Remember that day back in the summer of 2001 when I picked you out of a wall of backpacks at REI? I do. It was a big purchase for a 20-year old college student, but one that would pay immeasurable returns. You were red and black with a multitude of pockets and straps and hooks fit to hold everything I would need to see the world. I was apprehensive and excited about being a young traveler about to set off on her own. Our first stop was France, and for five years after that we never slowed down.
Our travels took us to edgy Barcelona, rainy London, and large portions of Ireland, Scotland, Italy and France. We saw Roman ruins, Gothic cathedrals and rolling countrysides, all the while surviving an endless stream of bad hostels, long, uphill walks (I'll admit, I didn't really like you much during those), and sleepless overnight trains. You were smaller than most traveling backpacks, and therefore taught me to live minimally. I was always thankful that you were thin enough to fit through public transportation turnstiles and never hit innocent passengers while walking down the aisles of trains. I used you as a pillow, a foot rest, and as a hiding place for my emergency stash of snacks. You even posed with me in my all-time favorite travel photo; the one that, for me, defines an entire period of my life. Sitting on that ledge in Florence, looking out at the Italian countryside, life had never felt so exhilarating.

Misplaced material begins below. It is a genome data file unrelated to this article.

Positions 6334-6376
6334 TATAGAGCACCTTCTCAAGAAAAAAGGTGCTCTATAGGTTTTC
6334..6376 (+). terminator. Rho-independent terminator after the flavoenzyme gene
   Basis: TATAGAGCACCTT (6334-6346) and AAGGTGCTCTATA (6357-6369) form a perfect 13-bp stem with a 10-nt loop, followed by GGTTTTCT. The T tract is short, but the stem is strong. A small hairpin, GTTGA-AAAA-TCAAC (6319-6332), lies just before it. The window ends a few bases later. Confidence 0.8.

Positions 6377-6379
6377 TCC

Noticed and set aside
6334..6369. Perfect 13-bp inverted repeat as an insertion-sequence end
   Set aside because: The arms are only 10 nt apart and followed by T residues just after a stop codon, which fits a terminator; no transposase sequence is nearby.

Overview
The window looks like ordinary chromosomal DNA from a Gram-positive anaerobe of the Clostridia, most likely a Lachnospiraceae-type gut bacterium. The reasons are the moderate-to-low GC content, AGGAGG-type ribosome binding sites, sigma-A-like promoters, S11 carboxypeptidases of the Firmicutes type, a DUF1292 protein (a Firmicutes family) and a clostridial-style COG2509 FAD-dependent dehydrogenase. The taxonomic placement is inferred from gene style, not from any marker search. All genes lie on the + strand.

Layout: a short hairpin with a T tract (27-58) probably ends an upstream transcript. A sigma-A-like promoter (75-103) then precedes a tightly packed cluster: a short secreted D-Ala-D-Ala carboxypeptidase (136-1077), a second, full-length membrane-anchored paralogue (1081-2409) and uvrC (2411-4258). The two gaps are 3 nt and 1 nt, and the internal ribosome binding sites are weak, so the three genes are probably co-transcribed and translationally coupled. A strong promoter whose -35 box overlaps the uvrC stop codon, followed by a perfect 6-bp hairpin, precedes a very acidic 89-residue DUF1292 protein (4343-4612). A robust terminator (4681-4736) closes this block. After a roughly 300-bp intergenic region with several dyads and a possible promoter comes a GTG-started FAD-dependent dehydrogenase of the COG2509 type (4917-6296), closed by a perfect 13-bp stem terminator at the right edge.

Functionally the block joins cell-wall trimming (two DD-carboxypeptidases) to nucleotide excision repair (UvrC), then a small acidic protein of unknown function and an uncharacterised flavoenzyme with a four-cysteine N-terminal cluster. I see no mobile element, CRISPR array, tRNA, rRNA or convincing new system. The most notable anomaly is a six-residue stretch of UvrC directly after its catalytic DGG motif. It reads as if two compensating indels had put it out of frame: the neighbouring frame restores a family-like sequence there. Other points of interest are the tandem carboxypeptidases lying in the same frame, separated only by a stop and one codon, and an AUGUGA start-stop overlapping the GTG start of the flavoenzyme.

A good backpack like yourself can be a traveler's best friend. It's our constant companion, it carries all we own in the world, it serves multiple purposes, and it's always there when we need it. Needless to say, I'll forever regret storing you in the 4-plex's basement instead of my locked, second-floor unit. Maybe then you wouldn't have been stolen by the intruder who entered the building to take a bike, some electronics, and a beloved backpack. He or she even tore off your Air France identity tag, which had proudly survived years of comings and goings. I'm sorry. You were the perfect travel partner for an apprehensive and excited young traveler setting off on her own. I wish you could see me now.